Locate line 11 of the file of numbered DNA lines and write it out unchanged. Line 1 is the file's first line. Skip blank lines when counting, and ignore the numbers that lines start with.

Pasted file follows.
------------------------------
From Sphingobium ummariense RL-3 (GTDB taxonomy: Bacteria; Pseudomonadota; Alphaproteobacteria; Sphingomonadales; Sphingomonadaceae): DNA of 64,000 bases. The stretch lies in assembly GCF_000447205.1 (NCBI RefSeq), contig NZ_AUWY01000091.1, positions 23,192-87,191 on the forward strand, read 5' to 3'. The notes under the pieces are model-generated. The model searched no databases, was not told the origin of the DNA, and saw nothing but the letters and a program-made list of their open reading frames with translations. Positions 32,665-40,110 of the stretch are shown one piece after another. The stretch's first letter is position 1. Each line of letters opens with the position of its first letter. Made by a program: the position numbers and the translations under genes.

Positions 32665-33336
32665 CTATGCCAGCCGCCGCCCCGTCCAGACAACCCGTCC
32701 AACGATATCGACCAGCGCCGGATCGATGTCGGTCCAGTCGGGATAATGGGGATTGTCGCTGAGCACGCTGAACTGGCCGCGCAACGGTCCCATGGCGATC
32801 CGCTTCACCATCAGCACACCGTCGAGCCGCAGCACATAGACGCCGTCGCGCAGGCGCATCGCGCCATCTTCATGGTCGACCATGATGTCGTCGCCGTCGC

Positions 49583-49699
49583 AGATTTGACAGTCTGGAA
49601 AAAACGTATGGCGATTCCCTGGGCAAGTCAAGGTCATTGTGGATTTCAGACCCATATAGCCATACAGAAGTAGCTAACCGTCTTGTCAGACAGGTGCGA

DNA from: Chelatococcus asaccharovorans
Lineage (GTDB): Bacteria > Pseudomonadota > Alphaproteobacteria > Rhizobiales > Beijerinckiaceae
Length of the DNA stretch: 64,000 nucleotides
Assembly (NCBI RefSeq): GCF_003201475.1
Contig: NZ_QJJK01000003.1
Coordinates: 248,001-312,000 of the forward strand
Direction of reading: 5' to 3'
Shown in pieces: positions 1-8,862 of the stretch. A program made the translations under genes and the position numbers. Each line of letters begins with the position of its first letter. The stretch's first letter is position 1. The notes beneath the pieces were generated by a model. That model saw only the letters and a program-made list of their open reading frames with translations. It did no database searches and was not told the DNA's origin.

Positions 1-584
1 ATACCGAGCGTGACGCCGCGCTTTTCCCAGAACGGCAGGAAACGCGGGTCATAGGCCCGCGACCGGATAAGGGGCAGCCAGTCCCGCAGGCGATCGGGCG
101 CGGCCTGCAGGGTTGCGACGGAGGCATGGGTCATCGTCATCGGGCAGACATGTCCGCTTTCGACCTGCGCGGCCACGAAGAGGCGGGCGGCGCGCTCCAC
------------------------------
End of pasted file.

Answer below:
Length of the DNA stretch: 64,000 nucleotides